I’m lazy. I don’t want to write more than I have to, and when I write, I’m hoping things will work out eventually… Not so! At least not when you are developing your backstory – everything that happened before the novel starts.
In my novel, I was kinda hoping I could just have the spirit of an evil witch that lived on an island without having go back too far who she was and how she came to be a ghost! But I have to… I have to plot it out until it makes sense, then I must write a story about her, just in case I missed anything or new things occur to me, because what I learnin the beginning is everything. Everything before the story happens has to make sense before I can get the real story rolling. I’m hoping that if I do that, I can make up the novel as I go because I know I have a solid foundation.
What is the story about?
It was about something, now it’s something else…
Why can’t there be an easy story to write? Why do I need to do a trial and error to nail down what the story is about?
I can’t… I just can’t continue writing, because all of a sudden, it’s different from what it was before. All that work feels wasted, like, there must be a better way to do this…
I don’t care that it might be a master piece eventually because it is not worth spending so much time on stuff that you never gonna use.
Am I a perfectionist or is it a learning curve? Will it become easier over time or am I doomed to write and abandon stories because they will eventually stop making sense…
I never plan, it seems counterintuitive to plan out something you know nothing about. A story takes form as I write about it. Perhaps I need to do both? Just write then plan things out; write and plan over and over until it make sense… The characters grows, the plot grows, I grow.
Or maybe I’ll just have to pick a story where I have something to say… I have some of those. Why haven’t I picked them out before…?
Why is it so hard narrowing down your ideas into a cohesive story?
If you are anything like me, your mind is bombarded with ideas all the time, which is no exception when you write. You want to explore everything; everything is interesting, until you have material for three or four separate stories which has nothing to do with each other but you try to make them into one anyway.
This is my struggle.
On top of that, I’m very arrogant. I believe I can make a story from virtually nothing. You have one of those very vague but cool ideas, you know, which you try to make into something. I didn’t really have to be persistent with this idea because I have plenty where the plot is very clear and I have a clear message which I want to convey… Not this one. I don’t know what’s it’s about or what I’m trying to say, it’s just a cool idea I want to make into something.
I still believe I can make something out of this because I am still arrogant, but it will take a lot of work and I have done too much already to give up now…
Learn to discard ideas, kill your darlings, as they say, which I never believed in but is truer to me now more than ever.
Don’t assume that things will work out as you write your script. Plot demands serious thought and you will just end up wasting time if you skip it.
For me, it boils down to having to learn early in the writing process what works and what’s not and not jump at every idea you have, especially if you have a lot of them, which I have all the time… Endlessly…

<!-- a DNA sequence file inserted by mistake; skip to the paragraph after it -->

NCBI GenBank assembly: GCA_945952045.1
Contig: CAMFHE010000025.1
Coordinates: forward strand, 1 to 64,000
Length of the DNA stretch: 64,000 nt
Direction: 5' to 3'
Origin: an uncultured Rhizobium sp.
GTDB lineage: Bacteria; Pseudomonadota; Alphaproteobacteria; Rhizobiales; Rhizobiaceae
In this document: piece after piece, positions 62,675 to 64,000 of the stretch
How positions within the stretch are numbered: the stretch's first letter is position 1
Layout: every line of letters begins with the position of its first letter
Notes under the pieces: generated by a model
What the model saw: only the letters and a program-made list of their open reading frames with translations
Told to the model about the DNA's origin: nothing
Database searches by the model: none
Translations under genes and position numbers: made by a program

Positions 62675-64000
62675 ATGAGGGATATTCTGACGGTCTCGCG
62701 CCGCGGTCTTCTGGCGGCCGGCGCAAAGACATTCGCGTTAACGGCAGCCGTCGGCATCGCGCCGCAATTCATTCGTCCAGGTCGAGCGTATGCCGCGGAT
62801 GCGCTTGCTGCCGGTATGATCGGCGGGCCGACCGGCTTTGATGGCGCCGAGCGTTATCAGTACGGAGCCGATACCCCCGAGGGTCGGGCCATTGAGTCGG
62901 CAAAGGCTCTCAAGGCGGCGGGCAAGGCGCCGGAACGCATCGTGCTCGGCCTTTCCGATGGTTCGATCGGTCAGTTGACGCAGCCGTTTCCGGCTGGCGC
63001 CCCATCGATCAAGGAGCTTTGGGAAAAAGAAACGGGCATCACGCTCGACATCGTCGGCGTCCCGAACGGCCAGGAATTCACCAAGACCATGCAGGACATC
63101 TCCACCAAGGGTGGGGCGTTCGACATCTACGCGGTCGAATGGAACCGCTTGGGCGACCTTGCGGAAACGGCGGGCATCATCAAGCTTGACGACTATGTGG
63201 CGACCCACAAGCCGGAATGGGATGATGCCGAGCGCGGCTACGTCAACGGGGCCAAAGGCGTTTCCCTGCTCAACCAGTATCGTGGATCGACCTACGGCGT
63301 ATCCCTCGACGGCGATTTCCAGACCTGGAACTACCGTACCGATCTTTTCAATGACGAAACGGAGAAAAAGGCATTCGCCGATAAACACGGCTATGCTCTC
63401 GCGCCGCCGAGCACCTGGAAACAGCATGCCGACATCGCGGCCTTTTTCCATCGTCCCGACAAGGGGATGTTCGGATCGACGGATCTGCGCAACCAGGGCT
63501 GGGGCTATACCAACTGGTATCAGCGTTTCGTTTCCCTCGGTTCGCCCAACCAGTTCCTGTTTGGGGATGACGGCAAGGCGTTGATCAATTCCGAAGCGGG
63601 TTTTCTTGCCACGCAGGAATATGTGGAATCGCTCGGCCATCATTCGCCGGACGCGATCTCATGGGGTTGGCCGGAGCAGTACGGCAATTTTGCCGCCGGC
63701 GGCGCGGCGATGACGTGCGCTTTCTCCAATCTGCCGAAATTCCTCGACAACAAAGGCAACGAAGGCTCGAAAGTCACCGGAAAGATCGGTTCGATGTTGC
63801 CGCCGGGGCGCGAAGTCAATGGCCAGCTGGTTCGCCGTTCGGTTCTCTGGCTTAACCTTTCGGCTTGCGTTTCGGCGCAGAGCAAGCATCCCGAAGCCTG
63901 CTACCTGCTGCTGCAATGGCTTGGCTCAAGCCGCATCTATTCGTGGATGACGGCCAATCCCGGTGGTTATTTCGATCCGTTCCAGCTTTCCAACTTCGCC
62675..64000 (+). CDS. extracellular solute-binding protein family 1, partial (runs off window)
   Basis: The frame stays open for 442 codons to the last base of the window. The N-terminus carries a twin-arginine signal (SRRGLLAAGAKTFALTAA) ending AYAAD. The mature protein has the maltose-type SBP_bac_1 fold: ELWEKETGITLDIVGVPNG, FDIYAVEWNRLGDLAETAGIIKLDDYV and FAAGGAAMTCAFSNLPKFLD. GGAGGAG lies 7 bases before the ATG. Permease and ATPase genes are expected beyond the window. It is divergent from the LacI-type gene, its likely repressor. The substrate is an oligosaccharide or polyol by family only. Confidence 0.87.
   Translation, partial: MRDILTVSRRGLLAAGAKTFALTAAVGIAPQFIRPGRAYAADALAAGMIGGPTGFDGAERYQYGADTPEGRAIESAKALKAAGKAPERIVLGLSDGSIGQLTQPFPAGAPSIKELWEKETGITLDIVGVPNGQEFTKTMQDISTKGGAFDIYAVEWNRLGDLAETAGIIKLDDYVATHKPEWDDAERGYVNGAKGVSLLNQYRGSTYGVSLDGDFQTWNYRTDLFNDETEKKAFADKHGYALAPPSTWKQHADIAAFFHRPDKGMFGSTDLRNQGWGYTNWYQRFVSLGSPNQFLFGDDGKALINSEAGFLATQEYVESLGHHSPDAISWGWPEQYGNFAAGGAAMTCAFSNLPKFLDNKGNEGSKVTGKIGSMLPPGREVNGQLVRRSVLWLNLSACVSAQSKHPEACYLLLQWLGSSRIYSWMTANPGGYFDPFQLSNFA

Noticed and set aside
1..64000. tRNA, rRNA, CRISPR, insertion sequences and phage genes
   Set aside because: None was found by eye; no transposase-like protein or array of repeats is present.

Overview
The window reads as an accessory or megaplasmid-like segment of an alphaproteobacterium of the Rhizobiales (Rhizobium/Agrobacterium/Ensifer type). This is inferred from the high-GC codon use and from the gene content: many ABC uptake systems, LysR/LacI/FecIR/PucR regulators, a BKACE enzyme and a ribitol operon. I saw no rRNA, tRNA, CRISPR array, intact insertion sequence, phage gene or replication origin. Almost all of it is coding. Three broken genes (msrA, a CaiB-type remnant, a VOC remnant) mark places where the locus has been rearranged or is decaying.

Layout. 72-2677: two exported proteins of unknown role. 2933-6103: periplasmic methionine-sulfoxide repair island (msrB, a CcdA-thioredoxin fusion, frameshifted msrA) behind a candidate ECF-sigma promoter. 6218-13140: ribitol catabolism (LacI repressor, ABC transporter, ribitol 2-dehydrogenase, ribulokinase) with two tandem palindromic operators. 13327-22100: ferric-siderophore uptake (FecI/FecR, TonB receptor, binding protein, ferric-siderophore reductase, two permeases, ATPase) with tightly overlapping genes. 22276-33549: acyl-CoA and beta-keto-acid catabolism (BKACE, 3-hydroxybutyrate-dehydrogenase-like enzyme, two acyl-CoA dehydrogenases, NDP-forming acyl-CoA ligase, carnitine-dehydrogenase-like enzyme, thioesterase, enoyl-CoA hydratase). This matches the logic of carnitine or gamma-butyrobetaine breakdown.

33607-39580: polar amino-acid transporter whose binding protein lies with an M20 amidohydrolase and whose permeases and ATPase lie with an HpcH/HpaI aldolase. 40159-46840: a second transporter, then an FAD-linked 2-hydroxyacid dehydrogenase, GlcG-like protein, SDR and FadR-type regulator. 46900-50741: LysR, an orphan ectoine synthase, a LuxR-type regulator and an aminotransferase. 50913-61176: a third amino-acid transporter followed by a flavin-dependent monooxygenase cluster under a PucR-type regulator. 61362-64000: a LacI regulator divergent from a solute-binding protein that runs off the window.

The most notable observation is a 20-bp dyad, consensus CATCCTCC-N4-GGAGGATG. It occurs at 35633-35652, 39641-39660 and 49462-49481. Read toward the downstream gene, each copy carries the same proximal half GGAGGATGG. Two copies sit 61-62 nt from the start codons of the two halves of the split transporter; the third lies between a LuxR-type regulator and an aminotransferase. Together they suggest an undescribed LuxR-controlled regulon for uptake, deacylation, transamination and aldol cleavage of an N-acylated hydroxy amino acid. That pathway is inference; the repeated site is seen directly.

Basically; don’t start on something when you got nothing.
The biggest problem with writing fantasy stories is that we have to present a whole new world organically without overwhelming readers with names and places. Tolkien has an interesting way of presenting his world which I don’t think many have tried to emulate since. He does something that is generally frowned upon in the writer’s world today and that is he stops the plot by giving context to his places. This might seem like a bad idea but I think this is extremely vital to do in a fantasy setting. It usually goes like this: The heroes reaches a new place and then Tolkien gives some context to the history of that place and what the people living there are like through narration. One example is his introduction to the people of Bree, why there are both Humans and Hobbits living there and that it once was a an important crossroad town.
What’s so genius about this is that Tolkien can show a world and tell about organically because he makes us care about his world as we explore it. Many writers dumps a lot of information about places that the reader, and often the heroes, have never been to.
Why should we care?
Another important thing that most fantasy authors don’t do, I think, is that they fail to give context, or history, to small places, places that does not necessarily involve the main plot. Often the heroes just visits a town, something happens there, and then they move on. It’s just a nameless town with nameless people, a plot device. This makes the world hollow and forgettable, I believe.
Is there other ways one can convey the same information? You could use dialogue but I find it highly unlikely that the history of the places the heroes visits would come up in conversation very often if they are on a quest to save the world.
I don’t know about you guys, but if I would journey across the land, I would like to know a thing or two about the places I visit. Today we have the internet, but decades ago, people would have to pick up a history book, and that’s how LoTRs sometimes feel like, a very entertaining history book.